A New York jury found a filter manufacturer liable for a
1994 Legionnaires? cruise ship outbreak that killed
one and sickened several.
The company, Pentair Inc., was hit with a landmark $193
million judgment. The outbreak was linked to defective
The Golden Valley, Minn.-based manufacturer, must pay
Celebrity Cruise Lines Inc. for out-of-pocket losses, lost
profits and loss of business enterprise value related to
?We feel vindicated by this verdict,?
said Dan Hanrahan, president of Celebrity Cruises.
In a press release, Pentair Chairman/CEO Randall J.
Hogan responded to the judgment with this statement:
?We will pursue all available means to achieve
reversal of this jury verdict.?
The outbreak affected passengers on nine separate
Celebrity cruises between New York and Bermuda. One person
died, six were confirmed with Legionnaire?s disease
and 30 others displayed symptoms of pneumonia. Passenger
claims were settled for more than $9 million, according to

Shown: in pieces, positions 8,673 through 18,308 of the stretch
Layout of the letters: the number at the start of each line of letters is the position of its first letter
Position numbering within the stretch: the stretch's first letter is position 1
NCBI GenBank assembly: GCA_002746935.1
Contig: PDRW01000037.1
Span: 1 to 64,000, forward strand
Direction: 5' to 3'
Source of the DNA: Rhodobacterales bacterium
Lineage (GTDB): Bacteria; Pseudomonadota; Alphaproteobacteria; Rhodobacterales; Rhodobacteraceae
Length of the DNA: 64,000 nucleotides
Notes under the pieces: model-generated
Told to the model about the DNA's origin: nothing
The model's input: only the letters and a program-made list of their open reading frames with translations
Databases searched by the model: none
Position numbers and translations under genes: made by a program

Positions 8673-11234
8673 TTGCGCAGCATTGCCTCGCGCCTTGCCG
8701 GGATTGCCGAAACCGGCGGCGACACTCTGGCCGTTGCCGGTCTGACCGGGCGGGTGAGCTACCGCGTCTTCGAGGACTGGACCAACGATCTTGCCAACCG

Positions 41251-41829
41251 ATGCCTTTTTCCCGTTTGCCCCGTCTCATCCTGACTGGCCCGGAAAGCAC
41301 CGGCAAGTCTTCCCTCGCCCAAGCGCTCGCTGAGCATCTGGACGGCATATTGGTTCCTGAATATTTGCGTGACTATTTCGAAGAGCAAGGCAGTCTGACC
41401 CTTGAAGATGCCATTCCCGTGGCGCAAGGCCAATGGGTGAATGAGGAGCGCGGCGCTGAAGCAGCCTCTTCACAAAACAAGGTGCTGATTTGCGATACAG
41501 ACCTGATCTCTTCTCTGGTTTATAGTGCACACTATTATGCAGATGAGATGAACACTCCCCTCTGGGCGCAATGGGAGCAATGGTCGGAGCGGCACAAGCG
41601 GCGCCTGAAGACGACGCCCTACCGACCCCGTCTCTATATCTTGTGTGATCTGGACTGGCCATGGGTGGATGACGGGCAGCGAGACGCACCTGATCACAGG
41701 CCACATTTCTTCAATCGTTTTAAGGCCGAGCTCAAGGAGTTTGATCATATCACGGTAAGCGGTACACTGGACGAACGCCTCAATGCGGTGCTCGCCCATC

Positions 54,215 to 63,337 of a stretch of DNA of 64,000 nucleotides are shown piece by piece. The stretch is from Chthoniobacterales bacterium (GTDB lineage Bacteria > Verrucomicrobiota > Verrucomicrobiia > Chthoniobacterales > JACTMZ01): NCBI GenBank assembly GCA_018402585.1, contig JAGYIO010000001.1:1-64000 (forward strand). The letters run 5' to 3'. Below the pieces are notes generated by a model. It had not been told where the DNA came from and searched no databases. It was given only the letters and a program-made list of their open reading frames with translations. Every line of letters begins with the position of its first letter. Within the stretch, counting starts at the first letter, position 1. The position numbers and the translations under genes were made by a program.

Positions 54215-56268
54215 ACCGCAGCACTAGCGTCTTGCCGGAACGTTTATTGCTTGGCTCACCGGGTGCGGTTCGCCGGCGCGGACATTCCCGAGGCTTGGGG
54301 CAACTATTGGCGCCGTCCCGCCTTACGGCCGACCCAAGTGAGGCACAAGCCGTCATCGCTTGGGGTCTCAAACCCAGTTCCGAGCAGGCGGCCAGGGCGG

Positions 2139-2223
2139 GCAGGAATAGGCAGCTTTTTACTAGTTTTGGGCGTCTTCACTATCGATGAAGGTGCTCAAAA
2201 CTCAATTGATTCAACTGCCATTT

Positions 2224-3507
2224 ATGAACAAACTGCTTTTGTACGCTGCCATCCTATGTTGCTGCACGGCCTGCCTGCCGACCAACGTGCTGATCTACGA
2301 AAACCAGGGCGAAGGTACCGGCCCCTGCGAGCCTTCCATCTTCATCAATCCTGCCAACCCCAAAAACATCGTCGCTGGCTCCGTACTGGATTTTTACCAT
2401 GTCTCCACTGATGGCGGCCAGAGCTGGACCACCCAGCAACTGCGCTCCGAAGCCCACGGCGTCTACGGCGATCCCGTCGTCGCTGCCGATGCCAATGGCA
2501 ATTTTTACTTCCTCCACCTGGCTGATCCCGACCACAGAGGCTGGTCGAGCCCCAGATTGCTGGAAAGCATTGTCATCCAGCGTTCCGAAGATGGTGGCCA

An investigation blamed the outbreak on two defective
swimming pool filters manufactured by Essef Corp., a firm
acquired by Pentair in 1999. Trial evidence suggested the
sand filters did not backwash properly, letting organic
matter to grow where Legionella bacteria could proliferate.
One Essef employee testified the filters were not suitable
According to court documents, Essef said the crew failed
to use chemical disinfectants properly. The firm also
argued the filters were altered post-sale and thus rendered
Legionnaires? disease primarily strikes people
over 50, causing fever, chills, cough, headache, diarrhea
and kidney malfunction. Though treatable with antibiotics,
the illness? death rate can reach 15 percent among
those ill enough to be hospitalized.